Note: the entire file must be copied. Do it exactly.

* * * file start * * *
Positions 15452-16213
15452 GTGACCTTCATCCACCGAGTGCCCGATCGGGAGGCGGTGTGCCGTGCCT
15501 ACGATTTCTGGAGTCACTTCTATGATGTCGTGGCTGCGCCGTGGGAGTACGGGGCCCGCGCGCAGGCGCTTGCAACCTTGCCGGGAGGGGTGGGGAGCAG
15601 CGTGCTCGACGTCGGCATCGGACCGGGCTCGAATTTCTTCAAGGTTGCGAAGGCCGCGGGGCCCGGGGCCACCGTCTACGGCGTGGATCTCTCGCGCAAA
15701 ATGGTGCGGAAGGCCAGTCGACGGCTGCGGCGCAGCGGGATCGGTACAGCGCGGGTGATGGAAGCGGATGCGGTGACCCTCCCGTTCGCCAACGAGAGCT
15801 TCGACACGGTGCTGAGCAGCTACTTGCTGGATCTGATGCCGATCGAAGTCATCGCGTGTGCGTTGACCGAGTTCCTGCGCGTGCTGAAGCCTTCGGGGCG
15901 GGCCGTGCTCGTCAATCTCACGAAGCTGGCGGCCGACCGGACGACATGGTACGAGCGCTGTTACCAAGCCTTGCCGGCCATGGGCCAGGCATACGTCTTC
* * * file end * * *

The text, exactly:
Positions 15452-16213
15452 GTGACCTTCATCCACCGAGTGCCCGATCGGGAGGCGGTGTGCCGTGCCT
15501 ACGATTTCTGGAGTCACTTCTATGATGTCGTGGCTGCGCCGTGGGAGTACGGGGCCCGCGCGCAGGCGCTTGCAACCTTGCCGGGAGGGGTGGGGAGCAG
15601 CGTGCTCGACGTCGGCATCGGACCGGGCTCGAATTTCTTCAAGGTTGCGAAGGCCGCGGGGCCCGGGGCCACCGTCTACGGCGTGGATCTCTCGCGCAAA
15701 ATGGTGCGGAAGGCCAGTCGACGGCTGCGGCGCAGCGGGATCGGTACAGCGCGGGTGATGGAAGCGGATGCGGTGACCCTCCCGTTCGCCAACGAGAGCT
15801 TCGACACGGTGCTGAGCAGCTACTTGCTGGATCTGATGCCGATCGAAGTCATCGCGTGTGCGTTGACCGAGTTCCTGCGCGTGCTGAAGCCTTCGGGGCG
15901 GGCCGTGCTCGTCAATCTCACGAAGCTGGCGGCCGACCGGACGACATGGTACGAGCGCTGTTACCAAGCCTTGCCGGCCATGGGCCAGGCATACGTCTTC